R in trading parlance is simply a uniform unit of risk with all your rewards are expressed as multiples of R. So a simple 10 pip stop and 20 pip target is a 2R trade. R can be expressed as pips, points, or dollars -- whatever suits you. The primary value of R is that it normalizes risk across all your trades, or bets as I like to call them.

Now the internet is full of “R Billionaires” -- traders who claim in podcast after podcast that they have a 70% win rate and 2.45R average. (Just to show you how ridiculous that is -- it’s a 145% return without any leverage or taking $10000 to $77 Million in 10 years). But trader bulls-t aside, R is a very useful tool that should be part of our trading process regardless of what strategy we use.

It’s essentially a risk framework, that can quickly tell you how and why you make or lose money in the market. But before we delve in further -- allow me to digress. I stated above that we should stop calling trades -- “trades” and start thinking of them as bets.


Because the word “trades” has a false connotation to it. Trades imply open-ended narrative structures that can turn into psychological crutches as we hang on to the story arc long past its ending because we are convinced that we are “right”. Bets, on the other hand, are binary and final events- which is exactly how we should approach what we do. As traders, we don’t “invest” in stories, we make market bets and play the odds via R. (Yes, I have been reading a lot of Ray Dalio lately and regardless of whether you think Bridgewater is a cult or not, his philosophy of radical transparency is the perfect way to view our role in the market)

Lastly, stop thinking about daily, weekly, monthly, annual returns. The question -- how much can I make this year should never enter your mind again. Time is a completely artificial construct. Annual returns are simply marketing bulls-t pumped out by Wall Street for civilians who have no clue how markets work. The only way to honestly evaluate your performance is over a number of bets and 100 is as good a round number as any. So, if you can achieve some positive multiple of R over 100 bets. You. Are. Winning. At. Trading. Everything else is just noise.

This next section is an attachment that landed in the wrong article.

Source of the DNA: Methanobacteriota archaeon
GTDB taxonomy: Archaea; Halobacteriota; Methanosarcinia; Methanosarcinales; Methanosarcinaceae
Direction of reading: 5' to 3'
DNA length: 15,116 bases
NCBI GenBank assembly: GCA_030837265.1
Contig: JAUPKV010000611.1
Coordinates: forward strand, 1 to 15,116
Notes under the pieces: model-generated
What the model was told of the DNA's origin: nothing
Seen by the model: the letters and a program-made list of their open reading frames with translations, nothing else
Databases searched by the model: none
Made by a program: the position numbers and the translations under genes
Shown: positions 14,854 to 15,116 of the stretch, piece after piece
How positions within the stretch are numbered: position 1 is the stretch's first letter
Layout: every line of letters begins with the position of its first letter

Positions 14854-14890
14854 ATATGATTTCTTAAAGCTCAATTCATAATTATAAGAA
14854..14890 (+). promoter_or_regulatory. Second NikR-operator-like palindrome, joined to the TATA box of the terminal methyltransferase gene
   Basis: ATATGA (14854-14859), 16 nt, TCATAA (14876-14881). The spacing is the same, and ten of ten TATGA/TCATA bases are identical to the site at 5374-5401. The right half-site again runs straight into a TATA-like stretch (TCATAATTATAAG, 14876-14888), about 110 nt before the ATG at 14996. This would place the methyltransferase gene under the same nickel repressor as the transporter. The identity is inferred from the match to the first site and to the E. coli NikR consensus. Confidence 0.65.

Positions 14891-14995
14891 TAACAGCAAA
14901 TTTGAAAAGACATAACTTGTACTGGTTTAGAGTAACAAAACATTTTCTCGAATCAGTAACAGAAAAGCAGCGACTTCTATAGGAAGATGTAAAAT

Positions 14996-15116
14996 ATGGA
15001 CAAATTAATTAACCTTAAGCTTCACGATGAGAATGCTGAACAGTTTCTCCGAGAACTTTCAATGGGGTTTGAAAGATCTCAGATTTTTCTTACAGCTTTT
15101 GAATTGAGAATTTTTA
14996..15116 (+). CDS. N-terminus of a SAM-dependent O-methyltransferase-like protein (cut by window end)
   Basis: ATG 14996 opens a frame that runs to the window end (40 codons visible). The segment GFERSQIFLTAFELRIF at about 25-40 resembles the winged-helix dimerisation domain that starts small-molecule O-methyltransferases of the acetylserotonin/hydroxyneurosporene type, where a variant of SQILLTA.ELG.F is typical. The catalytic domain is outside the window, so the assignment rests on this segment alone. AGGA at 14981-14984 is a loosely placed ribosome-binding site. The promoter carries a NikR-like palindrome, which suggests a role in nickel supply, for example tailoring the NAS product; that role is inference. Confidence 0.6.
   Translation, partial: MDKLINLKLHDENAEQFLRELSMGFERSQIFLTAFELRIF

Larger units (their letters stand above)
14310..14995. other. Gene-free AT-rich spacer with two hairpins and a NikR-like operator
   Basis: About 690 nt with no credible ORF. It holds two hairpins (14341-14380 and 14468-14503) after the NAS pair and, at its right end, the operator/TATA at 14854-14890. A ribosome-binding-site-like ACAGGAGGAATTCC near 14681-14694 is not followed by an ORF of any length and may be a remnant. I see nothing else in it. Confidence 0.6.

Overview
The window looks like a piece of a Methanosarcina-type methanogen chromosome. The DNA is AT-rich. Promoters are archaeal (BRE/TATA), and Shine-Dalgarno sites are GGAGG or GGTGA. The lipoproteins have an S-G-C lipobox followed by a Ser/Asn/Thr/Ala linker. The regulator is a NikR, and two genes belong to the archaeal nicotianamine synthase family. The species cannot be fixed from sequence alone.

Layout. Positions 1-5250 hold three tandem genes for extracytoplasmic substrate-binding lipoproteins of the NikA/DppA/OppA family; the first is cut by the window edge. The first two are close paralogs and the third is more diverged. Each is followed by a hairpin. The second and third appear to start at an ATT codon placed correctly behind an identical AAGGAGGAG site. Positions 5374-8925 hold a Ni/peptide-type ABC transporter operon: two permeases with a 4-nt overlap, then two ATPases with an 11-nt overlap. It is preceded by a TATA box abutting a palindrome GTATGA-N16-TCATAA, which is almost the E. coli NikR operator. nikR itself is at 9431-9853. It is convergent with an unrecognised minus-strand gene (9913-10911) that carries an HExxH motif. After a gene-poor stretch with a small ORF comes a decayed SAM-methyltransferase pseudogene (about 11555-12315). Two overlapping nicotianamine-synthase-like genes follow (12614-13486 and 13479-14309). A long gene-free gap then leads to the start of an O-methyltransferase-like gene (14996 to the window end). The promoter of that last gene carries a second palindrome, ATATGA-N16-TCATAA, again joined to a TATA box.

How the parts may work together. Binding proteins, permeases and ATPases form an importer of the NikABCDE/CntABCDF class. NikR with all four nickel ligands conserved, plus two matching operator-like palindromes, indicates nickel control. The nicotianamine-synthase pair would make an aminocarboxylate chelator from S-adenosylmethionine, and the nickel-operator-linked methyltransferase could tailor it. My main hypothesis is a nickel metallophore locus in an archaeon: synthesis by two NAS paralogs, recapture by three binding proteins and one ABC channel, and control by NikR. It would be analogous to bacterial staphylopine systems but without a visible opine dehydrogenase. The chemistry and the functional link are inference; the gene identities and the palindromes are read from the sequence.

Now, in reality, 2R trades happen 25% of the time (did you really think the markets would give you any more than that?) Occasionally, certain strategies and certain pairs can give you 30%-32% win rates on 2R trades and that is as good as it can get, because just like a casino with 51%-49% advantage in roulette, you can make a lot of money out of a
thin edge.

The key, of course, is to mitigate risk as soon as possible. There are two ways to do it. You can move the stop to breakeven as soon as trade goes 1R in the money and then wait for 2R to hit 31% of the time. If the b/e stop happens 50% of the time you are well ahead on this strategy. (Simple math -- 50 bets you lose 1R, 31 bets you make 2R, net result +12R). But that’s tough to do psychologically. We like to get paid more than 31% of the time. So most traders use a T1/T2 approach that I’ve talked about before. In that scenario, you start with 2R risk, exit half the trade at 1R move stop to breakeven and exit 2nd half at 2R. In fact, the nirvana formula for such an approach is 45-55-30 split where you lose 45 trades make 1R on 55 trades and make 2R on 30 trades. If you can do that consistently you actually will be an “R Billionaire” one day.

Looking at markets through the prism of bets and R has really helped me spot my own weaknesses much quicker. About 4 weeks ago after a very long period of focusing only on systems, I started doing weekly prop trades for BK (basically K beat me into submission into doing it). The results are seemingly exemplary. I am up more than +500 pips on the recs despite Trump’s best efforts to disrupt the FX markets on a daily basis. But taking a look closer at what I was doing I realized that I had a glaring flaw in my approach. I’ve been using 100 pip stops 40 pip T1 targets and 100 pip T2 targets for essentially a maximum .7R. Generally, you want to keep your maximum R at 1 to 1.5 so that you can be positive on anything better than 50%. Not only was I making inferior trades but I was taking on risk that was utterly unnecessary. None of the winners ever went 50 pips against me. So going forward I am cutting stops to 70 pips -- that’s still not perfect -- but it does put me at 1R maximum bet which should be a much more resilient structure if I can stay above 50% win rate.